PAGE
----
In Christian v. Atlantic & N.C. R. R. Co., 133 U.S. 233, 10 S.Ct. 260, 263, 33 L.Ed. 589, the federal Supreme Court seems to have foreseen the filing of this suit, for in that decision it not only spoke of the difficulty that facts of the kind disclosed by our record present, but also pointed out the legal principles controlling such a situation. We quote from the decision the following:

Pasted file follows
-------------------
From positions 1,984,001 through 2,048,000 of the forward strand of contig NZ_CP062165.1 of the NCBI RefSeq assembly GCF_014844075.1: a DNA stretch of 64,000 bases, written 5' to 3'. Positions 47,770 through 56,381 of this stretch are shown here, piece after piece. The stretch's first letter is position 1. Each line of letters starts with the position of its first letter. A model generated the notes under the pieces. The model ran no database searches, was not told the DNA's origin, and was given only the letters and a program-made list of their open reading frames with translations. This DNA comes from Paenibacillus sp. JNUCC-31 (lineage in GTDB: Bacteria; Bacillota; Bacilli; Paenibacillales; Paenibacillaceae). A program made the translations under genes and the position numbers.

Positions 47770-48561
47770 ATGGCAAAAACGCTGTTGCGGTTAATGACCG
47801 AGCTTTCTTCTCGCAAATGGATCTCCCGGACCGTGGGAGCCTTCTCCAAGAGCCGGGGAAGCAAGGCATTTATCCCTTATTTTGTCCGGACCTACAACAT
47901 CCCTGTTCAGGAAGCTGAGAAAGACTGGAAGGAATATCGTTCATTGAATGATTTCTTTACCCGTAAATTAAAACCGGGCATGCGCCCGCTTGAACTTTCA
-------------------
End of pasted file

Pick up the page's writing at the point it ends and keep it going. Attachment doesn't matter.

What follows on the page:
"There is a class of cases, undoubtedly, in which the interests of the state may be indirectly affected by a judicial proceeding without making it a party. Cases of this sort may arise in courts of equity, where property is brought under its jurisdiction for foreclosure, or some other proceeding; and the state, not having the title in fee, or the possession of the property, has some lien upon it, or claim against it, as a judgment against the mortgagor, subsequent to the mortgage. In such a case the foreclosure and sale of the property will not be prevented by the interest which the state has in it, but its right to redemption will remain the same as before."